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The Moscow Option (Paul Dark 3): Forget Bond. Forget Bourne. Discover Dark. by [Duns, Jeremy]
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The Moscow Option (Paul Dark 3): Forget Bond. Forget Bourne. Discover Dark. Kindle Edition

3.3 out of 5 stars 12 customer reviews

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Length: 385 pages Word Wise: Enabled Enhanced Typesetting: Enabled
Page Flip: Enabled

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Product description

Review

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About the Author

Jeremy Duns is British, but currently lives and works in Stockholm.

Product details

  • Format: Kindle Edition
  • File Size: 657 KB
  • Print Length: 385 pages
  • Publisher: Simon & Schuster UK (12 April 2012)
  • Sold by: Amazon Media EU S.à r.l.
  • Language: English
  • ASIN: B007IL59GE
  • Text-to-Speech: Enabled
  • X-Ray:
  • Word Wise: Enabled
  • Screen Reader: Supported
  • Enhanced Typesetting: Enabled
  • Average Customer Review: 3.2 out of 5 stars 12 customer reviews
  • Amazon Bestsellers Rank: #297,006 Paid in Kindle Store (See Top 100 Paid in Kindle Store)
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Customer Reviews

Top Customer Reviews

Format: Paperback Verified Purchase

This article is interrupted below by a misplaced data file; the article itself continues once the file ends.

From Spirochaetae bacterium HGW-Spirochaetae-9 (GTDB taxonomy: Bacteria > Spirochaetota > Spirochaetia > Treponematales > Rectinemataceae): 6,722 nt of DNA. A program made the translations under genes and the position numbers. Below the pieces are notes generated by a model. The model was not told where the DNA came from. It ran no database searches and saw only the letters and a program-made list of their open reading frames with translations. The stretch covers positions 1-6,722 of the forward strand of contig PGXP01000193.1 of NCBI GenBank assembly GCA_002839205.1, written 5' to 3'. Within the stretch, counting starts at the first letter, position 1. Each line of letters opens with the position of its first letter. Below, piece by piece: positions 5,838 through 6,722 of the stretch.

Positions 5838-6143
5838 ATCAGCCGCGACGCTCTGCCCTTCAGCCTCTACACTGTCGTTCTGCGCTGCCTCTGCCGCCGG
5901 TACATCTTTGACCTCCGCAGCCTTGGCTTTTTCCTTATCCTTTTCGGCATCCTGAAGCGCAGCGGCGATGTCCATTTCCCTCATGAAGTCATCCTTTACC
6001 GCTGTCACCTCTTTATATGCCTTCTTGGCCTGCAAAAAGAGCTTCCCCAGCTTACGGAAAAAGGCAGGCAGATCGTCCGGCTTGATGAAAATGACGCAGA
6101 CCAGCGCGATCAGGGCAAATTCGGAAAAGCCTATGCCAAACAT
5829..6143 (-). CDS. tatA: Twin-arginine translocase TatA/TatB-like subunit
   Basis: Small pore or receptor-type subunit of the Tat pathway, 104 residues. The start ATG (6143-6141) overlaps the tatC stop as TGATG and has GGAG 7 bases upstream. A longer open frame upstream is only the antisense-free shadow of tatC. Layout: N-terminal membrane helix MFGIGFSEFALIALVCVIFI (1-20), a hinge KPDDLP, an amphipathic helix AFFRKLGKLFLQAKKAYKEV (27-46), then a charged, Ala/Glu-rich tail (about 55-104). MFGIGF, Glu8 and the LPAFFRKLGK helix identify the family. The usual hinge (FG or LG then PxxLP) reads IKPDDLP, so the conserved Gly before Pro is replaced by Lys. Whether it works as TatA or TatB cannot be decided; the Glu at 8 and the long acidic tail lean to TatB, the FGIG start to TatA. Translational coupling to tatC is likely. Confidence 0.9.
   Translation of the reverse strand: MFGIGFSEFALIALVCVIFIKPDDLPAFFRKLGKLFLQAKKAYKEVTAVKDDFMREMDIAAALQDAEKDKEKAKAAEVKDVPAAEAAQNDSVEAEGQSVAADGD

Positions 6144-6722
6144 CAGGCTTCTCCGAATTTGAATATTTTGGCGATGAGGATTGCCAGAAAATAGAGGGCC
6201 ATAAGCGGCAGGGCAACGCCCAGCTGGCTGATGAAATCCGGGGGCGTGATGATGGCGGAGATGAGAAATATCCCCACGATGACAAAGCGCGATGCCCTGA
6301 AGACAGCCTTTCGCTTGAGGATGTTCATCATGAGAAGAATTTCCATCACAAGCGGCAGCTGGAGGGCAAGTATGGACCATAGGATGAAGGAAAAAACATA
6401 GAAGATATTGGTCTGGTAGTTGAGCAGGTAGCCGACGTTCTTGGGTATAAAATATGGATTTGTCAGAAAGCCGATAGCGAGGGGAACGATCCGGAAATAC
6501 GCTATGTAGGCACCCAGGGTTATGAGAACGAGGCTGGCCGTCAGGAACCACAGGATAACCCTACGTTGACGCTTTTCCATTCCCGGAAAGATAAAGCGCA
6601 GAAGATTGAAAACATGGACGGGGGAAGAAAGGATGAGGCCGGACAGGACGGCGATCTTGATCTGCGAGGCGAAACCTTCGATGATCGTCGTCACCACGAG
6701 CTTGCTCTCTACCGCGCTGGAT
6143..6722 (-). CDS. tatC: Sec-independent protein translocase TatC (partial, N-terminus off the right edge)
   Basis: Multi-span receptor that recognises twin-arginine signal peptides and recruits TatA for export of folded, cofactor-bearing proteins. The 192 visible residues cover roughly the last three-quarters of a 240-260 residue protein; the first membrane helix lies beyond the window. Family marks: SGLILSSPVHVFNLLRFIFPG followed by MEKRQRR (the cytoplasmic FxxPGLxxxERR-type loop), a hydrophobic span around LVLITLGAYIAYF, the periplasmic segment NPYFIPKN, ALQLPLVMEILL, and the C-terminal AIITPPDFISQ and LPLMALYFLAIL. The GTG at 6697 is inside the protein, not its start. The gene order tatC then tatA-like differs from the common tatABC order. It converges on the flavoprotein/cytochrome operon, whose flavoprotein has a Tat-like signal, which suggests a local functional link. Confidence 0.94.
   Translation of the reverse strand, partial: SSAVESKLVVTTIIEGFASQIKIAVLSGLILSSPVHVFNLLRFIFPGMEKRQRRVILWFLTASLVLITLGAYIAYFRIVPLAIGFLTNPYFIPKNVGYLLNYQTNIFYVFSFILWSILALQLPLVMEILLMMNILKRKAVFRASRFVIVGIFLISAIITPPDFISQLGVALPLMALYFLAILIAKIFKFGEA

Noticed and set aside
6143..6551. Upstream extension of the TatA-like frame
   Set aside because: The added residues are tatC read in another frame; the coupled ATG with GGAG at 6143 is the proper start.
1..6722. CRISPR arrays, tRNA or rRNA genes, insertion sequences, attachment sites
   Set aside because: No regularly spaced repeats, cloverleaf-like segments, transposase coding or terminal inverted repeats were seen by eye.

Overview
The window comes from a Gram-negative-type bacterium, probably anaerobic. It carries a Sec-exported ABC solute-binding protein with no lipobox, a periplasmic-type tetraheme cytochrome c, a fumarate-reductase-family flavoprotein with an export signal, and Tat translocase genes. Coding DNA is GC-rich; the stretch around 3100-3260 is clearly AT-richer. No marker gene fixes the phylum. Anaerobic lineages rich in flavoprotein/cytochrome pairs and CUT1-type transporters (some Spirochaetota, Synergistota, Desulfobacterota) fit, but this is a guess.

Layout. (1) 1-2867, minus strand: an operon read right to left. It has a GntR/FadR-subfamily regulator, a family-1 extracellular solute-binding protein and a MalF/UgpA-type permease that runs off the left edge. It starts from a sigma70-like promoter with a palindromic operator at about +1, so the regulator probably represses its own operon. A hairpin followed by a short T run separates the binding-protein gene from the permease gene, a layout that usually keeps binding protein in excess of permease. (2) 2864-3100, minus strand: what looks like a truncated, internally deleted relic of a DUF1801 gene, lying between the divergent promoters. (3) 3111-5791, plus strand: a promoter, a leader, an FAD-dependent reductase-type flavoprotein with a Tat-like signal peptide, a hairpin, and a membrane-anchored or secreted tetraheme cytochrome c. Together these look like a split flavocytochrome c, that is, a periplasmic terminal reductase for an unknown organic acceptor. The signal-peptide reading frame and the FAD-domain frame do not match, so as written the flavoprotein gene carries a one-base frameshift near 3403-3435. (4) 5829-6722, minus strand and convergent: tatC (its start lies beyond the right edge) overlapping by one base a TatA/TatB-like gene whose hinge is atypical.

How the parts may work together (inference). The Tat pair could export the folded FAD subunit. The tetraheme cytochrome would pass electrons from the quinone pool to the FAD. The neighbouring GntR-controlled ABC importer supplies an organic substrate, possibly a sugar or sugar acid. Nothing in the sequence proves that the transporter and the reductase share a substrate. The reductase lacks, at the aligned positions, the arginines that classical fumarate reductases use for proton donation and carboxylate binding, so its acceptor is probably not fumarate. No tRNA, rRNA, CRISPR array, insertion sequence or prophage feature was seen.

The third in the series featuring spy Paul Dark. This is a series best read in order. Set at the end of the 1960’s, the Cold War is as chilly as ever and now the threat of Mutually Assured destruction looms over those in the West and the USSR as their fingers hover over the red button.
Thrown into the mix is Paul Dark, ex senior British Intelligence agent who has been working for the Russians. But the Russians no longer trust him and have him locked up in Russia, Dark himself is caught between the fact that he worked for the Russians, but also there are those in Britain who are very right wing and also have deadly plans.
So, the man with no friends or Country discovers something so serious that he makes a break for it and tries to find a way of warning the world. But how can he do it with nobody trusting him and the entire Russian State after him?
Hard to describe the sheer pace of these books, it is like the TV series 24 was set back in the 1960s! A fascinating time to place these stories and the blending in of real history just adds to the high standard of the plots and action.
Very well written, these are great thrillers.
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Format: Kindle Edition Verified Purchase
A totally different style than the first 2 books. All about the race albeit the plot keeps you interested as it reveals a number of points left unanswered in the first 2 books. Personally not for me as it is too gung ho but having enjoyed the first 2 I was interested enough to keep going. No need to have read the first 2 books and possibly stands alone better.
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Format: Kindle Edition Verified Purchase
This is the first book by Jeremy Duns that I have read and so I feel at fault for not having determined before I started that it is the third book of a trilogy.I really ought to have started with the first one. I would then have understood more details that I had to puzzle out. Nevertheless, plenty of writers who produce a series are able to make each book a reasonably free-standing read (Stella Rimington, for example), and I wonder if Duns even thought of addressing this problem. There are always going to be some readers who tackle books in the wrong order.